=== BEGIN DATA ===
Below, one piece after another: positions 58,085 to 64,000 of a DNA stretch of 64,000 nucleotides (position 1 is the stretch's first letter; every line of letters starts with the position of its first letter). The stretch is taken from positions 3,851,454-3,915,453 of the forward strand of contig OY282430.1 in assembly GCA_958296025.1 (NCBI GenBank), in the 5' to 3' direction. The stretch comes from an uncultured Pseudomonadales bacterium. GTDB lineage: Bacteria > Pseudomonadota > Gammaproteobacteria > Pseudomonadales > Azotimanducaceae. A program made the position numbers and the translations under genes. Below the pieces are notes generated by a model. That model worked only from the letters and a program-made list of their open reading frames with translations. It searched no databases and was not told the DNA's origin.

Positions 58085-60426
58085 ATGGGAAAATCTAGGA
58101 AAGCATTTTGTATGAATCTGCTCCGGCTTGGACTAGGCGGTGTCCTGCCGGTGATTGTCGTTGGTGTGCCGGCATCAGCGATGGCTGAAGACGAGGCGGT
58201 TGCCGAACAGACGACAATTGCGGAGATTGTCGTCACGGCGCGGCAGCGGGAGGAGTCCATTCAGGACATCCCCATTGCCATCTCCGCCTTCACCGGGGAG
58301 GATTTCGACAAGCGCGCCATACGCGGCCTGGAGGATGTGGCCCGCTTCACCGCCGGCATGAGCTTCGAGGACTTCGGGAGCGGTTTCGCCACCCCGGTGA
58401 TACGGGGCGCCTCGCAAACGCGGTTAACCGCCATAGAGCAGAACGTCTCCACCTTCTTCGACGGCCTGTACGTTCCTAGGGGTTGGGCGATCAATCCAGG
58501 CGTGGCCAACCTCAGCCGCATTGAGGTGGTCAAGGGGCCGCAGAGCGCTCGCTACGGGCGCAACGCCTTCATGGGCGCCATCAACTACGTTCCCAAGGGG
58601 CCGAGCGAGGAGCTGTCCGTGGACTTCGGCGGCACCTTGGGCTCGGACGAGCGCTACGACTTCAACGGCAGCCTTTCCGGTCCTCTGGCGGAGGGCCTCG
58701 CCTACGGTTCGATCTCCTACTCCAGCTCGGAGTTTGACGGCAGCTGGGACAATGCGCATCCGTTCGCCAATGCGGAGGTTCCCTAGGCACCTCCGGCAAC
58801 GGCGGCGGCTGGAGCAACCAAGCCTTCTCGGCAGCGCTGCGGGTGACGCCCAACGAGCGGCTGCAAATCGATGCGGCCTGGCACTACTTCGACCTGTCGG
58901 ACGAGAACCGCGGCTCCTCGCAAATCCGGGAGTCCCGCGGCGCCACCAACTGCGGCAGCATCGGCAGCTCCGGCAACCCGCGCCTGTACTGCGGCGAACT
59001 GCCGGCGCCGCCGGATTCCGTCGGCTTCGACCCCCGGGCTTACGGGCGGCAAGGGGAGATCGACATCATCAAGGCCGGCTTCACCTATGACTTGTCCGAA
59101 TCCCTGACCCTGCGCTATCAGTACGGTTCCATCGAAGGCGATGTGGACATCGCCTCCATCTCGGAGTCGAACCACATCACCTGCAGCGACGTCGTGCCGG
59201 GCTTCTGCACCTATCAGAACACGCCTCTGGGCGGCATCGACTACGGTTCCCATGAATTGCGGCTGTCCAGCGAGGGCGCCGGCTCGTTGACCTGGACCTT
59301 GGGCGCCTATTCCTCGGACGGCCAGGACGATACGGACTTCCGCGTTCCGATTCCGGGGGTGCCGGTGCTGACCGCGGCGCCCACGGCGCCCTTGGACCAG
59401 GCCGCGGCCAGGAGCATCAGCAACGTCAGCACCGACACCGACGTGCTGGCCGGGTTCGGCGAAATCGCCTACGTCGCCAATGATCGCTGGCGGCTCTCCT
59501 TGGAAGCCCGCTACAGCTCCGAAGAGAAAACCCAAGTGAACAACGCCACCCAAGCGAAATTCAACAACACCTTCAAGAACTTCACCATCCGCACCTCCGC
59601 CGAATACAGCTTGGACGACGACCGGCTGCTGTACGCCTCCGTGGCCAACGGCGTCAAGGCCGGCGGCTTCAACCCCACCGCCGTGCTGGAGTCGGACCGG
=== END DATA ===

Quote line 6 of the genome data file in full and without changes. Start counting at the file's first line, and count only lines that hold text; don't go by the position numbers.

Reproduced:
58301 GATTTCGACAAGCGCGCCATACGCGGCCTGGAGGATGTGGCCCGCTTCACCGCCGGCATGAGCTTCGAGGACTTCGGGAGCGGTTTCGCCACCCCGGTGA